While there’s been an explosion in touch-led interfaces in recent years as we’ve all adapted to using devices such as smartphones and tablets, the humble keyboard is still king for data entry and general interaction with our PCs.
Which is amusing when you think that the current standard QWERTY layout was designed in an era of entirely mechanical keyboards. There’s a very popular myth that it was laid out in its rather non-alphabetical style in order to slow typists down and prevent key jamming, although that’s been rather widely debunked; it now appears more likely that QWERTY came about because the first alphabetical keyboards were confusing to rapid-fire telegraph operators seeking out individual letters.
Still, working at a keyboard isn’t as simple an issue as sitting down to just any keyboard, however – or at least it shouldn’t be. If you’re using just the one notebook and nothing else you’re rather stuck with whatever option your laptop manufacturer went with. Some more expensive laptops can have nicer keyboards on them, but again what you consider “nice” could be “awful” for others. I’m generally a big fan of Apple’s MacBook lines, but I absolutely hate the newer “flatter” keyboards it’s been using of late, which is why I’m clinging to my 2015 MacBook Pro with tenacity – it’s the last Pro model that has a nice depth of travel for each key, which suits my typing style.
Of course, if you work with an external keyboard, whether that’s plugged into a laptop for docking or comfort purposes, or with a desktop PC where it’s a necessity, your choices become much wider. If you don’t do much typing, then just about any $10 or less USB connected keyboard is generally fine, but it’s entirely feasible to spend quite a bit more to meet specific needs. I’m typing this right now on a HyperX gaming keyboard, not because I’m playing a game, but because the feel of its fully mechanical keyboard suits my typing and writing style.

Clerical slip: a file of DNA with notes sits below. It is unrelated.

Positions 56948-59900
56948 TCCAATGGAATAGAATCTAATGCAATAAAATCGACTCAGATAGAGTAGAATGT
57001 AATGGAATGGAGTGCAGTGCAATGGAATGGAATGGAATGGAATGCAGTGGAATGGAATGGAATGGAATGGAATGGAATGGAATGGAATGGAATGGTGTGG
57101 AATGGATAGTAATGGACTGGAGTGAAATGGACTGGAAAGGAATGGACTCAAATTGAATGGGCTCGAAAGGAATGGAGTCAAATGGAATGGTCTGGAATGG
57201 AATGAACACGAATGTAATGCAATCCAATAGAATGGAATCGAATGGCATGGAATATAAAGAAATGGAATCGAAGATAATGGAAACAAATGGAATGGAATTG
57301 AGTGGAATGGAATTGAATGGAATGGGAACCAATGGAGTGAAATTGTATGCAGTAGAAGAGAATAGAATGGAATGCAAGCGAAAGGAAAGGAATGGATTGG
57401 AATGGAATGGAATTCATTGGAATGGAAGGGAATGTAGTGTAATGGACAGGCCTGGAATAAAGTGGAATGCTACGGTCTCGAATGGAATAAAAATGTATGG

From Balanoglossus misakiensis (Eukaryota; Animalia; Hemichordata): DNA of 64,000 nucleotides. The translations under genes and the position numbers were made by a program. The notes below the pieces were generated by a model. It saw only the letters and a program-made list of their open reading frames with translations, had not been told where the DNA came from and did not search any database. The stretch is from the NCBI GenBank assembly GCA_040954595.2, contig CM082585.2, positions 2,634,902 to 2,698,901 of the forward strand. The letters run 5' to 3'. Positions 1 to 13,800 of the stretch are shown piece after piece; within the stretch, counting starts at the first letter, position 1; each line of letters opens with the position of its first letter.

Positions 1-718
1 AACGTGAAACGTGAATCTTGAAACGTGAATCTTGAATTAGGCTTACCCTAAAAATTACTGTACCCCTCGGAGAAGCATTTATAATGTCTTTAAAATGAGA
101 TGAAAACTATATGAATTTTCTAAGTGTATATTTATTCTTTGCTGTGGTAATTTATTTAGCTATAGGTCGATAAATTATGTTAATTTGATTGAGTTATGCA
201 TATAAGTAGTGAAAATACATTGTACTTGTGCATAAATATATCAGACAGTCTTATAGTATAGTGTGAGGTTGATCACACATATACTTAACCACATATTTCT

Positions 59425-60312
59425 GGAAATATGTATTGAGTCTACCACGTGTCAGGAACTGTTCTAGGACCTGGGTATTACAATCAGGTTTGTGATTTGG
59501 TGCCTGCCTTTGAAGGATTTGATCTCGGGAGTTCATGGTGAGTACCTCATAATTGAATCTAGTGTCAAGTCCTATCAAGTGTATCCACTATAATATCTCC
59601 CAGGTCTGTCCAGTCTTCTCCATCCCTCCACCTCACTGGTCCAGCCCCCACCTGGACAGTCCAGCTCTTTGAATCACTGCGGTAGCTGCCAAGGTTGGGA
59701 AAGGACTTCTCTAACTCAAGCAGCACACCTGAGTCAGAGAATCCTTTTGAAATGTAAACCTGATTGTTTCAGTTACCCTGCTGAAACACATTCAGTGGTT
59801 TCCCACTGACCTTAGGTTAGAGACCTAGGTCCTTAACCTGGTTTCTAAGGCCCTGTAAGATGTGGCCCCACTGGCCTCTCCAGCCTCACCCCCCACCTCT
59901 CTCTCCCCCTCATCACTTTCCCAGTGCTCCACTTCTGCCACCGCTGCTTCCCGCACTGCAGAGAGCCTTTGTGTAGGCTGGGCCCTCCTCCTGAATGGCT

At other times, I use a Microsoft Ergonomic keyboard, because to put it rather impolitely, I’m not getting any younger. Decades of thumping out millions of words on keyboards of varying quality has had its impact, and a keyboard that aids in comfort is very much appreciated! If you do have issues with wrist or finger comfort when typing, it’s well worth looking into the alternative keyboards that are available. There’s typically an all-new learning curve with those keyboards thanks to their unusual shapes, but the benefits can quickly become clear.
That’s even leaving aside what kinds of keys you want on your keyboard of choice. It wasn’t that long ago that computer keyboards were really just standard typewriter keyboards, supplanted with a range of function keys at the top. In more recent years, many ship with a “Windows” key as standard, and often a separate function key that modifies the behavior of the top row of function keys themselves. Microsoft is about to start selling an even more complex set of keyboards with dedicated keys for its Office suite and a key specifically to engage an emoji mode, for example.
If you do a lot of spreadsheet work, or for certain game and app purposes, a keyboard with an integrated number pad is a bit of a must, but for others it’s just an extension that takes up desk space.
Again, it’s a question of matching to your needs; if you use a lot of emojis in your typing it could be an absolute boon, and if you don’t, it’s a key you can either ignore or potentially remap to a more useful function instead.
When was the last time you considered your keyboard strategy? There’s no shortage of choices when it comes to making your computer time more productive, or simply just more enjoyable, so it’s a factor in your computer setup well worth considering.